With no effective Libyan government and no capable police or security services, militias present themselves to outside powers as counter-terror partners. The challenge is dealing with extremism in a way that does not empower these militias at the expense of an inclusive, civic state.
As cyberspace has emerged as a new frontier for geopolitics, states have become entrepreneurial in their sponsorship, deployment, and exploitation of hackers as proxies to project power.
Many efforts to provide counter-narratives for Salafi-jihadism are currently failing to address extremists’ abuse of religious scripture directly.
Tunisia has increasingly relied on the military to bring security to its border region with Libya. But the current approach risks worsening the security situation and playing into the hands of jihadis.
In the face of unexpected and significant pressure from the United States to deliver some top militants of the Taliban and the Haqqani Network, the generals in Rawalpindi are locked in a serious debate.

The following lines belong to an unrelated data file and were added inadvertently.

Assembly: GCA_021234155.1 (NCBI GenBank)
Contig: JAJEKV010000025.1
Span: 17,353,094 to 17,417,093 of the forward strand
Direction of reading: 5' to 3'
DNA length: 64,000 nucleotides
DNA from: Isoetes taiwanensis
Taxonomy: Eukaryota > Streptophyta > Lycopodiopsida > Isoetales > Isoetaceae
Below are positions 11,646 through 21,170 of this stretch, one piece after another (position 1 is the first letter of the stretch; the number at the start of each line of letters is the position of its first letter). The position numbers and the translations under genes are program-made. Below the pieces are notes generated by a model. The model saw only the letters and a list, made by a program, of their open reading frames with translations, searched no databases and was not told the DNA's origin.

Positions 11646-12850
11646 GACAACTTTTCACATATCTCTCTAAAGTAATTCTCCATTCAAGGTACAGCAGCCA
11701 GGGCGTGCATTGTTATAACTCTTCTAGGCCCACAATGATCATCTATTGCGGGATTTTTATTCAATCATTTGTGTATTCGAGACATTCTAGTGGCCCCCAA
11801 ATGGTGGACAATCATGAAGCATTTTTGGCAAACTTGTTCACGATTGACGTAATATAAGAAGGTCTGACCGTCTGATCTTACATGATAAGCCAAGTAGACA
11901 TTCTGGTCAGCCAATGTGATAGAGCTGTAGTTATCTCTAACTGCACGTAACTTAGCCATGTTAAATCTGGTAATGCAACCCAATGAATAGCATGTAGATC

An effective strategy for countering Iran cannot rely on hard or soft power alone but must be mindful of recent history and of the political realities in both the United States and the Middle East.
Nicholas J. Rasmussen will discuss the evolving challenges of a complex terrorism threat environment.
On August 21, U.S. President Donald Trump unveiled his new strategy toward South Asia, highlighting the administration’s concerns regarding the threat of terrorism in the region.
Despite extensive cooperation, tension is common in the triangle of relationships formed between Saudi donors, the Pakistani security establishment, and salafi or jihadi groups based in Pakistan.
The Trump administration’s strategy in Afghanistan can at best preserve the Afghan regime, share the financial burden with its partners, and mitigate Pakistan’s interference.